\begin{align} r_{in} &= \frac{v_{in}}{i_{in}} \\ &= \frac{v_e}{i_e} \\ &= \frac{i_e \cdot (r'e\,||\,R_E)}{i_e} &\text{Replacing v_e} \\ &= r'e\,||\,R_E &\text{i_e's cancel out} \end{align}

### 9.3. Basic BJT Amplifier Topology Summary

Table 1. Basic BJT Amplifier Topology Summary
TopologyVoltage Gain (AV)Current Gain (AI)Input ResistanceOutput Resistance

Common-emitter

Moderate (-Rc/Re)

Moderate (B)

High

High

Common-collector

Low (approx. 1)

Moderate (B + 1)

High

Low

Common-base

High

Low

Low

High

### 9.4. Constant-Current Sink

BJTs can be configured to sink a relatively constant amount of current which is independent on the output-side voltage. This can be a useful way of driving an LED from a microcontroller with a constant current, no matter what voltage source is used to drive the LED. BJT current sinks and sources are good for simple, cheap situations in where high precision is not the name of the game. If you want high precision, you’re best bet is to build a current-sink from an op-amp.

Figure 7. The simulation schematic for a constant-current BJT-based LED driver.

The above schematic was designed to drive the LED with 10mA of current when the BJT was driven from a microcontroller running at $$+3.3V$$. Since $$+3.3V$$ is applied to the base of the NPN transistor, the transistor will always turn on just enough so that the voltage at the emitter is $$0.7V$$ less, e.g.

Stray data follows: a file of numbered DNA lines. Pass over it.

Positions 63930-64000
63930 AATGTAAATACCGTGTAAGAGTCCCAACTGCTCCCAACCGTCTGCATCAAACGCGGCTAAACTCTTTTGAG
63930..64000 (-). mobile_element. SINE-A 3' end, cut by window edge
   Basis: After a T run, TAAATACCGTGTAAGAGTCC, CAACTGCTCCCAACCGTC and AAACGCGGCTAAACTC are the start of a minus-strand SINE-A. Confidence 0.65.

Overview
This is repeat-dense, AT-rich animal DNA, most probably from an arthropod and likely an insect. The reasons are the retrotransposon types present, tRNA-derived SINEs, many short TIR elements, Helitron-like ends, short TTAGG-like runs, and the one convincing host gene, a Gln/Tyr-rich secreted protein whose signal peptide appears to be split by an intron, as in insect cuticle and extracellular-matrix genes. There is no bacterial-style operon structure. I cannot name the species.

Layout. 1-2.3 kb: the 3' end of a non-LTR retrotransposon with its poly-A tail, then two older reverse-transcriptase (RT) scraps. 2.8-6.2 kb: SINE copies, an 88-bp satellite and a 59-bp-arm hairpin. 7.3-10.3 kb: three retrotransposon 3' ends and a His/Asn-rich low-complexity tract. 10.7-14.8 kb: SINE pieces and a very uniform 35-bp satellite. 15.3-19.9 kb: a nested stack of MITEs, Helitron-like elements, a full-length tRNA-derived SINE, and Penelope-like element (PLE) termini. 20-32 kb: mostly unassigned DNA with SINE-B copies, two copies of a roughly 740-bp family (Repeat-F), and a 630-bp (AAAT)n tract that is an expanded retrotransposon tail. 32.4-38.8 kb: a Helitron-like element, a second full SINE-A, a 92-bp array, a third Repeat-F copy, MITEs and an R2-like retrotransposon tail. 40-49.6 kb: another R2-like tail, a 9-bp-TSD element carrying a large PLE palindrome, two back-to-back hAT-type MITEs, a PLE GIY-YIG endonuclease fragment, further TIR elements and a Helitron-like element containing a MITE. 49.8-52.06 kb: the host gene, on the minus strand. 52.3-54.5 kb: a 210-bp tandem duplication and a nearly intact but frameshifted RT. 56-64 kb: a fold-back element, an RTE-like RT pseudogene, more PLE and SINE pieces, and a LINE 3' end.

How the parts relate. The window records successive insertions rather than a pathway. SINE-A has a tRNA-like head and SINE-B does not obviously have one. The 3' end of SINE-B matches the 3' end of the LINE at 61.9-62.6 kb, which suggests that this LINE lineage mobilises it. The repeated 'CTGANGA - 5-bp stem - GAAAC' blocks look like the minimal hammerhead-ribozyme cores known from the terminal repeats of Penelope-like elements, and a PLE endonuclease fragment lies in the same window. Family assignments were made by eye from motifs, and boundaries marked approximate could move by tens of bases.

$V_e = V_b - 0.7V$

Since we know the emitter voltage is going to be $$+2.6V$$, we can choose the right resistor, $$R_1$$ to get the LED current we desire (remember that the current out of the emitter is pretty much equal to the current into the collector).

$R_1 = \frac{V_e}{I_{LED}}$

So if we want a LED current of 10mA, that means we need $$R1 = 260\Omega$$. The closest E12 value is $$270\Omega$$.

Notice how the LED current is independent of the $$+12V$$. The $$+12V$$ can change to say, $$+9V$$ and the LED current will still be $$10mA$$. The current draw from the microcontroller into the base of the transistor will be very low (somewhere around $$100uA$$).

Below are the simulation results for the above schematic, showing the LED current to be indeed $$10mA$$. It works!

Figure 8. The simulation results of a constant-current BJT-based LED driver.

#### 9.4.1. Using A Resistor Divider To Drive The Base

A resistor divider can simple way to drive the base of an NPN current-sink if you don’t need active control. This works well if the supply voltage is known and stable, as the current will fluctuate with supply voltage (if this is going to be an issue, consider using a Zener-based circuit to drive the base of the NPN BJT). Schematics of the design are shown in Figure 9.

Figure 9. A NPN BJT current-sink using a resistor divider to drive the base.

Design Procedure:

1. Choose the resistor-divider $$R_1$$ and $$R_2$$ to provide a voltage at the base of the transistor in the region of $$2.0-5.0$$V. I choose $$R_1 = 10k\Omega$$ as this is a standard resistance, and then $$R_2 = 2.2k\Omega$$ to give a $$V_B = 2.16V$$.

2. Subtract $$0.7V$$ of $$V_B$$ to get $$V_E$$. In this case, $$V_E = 1.46V$$.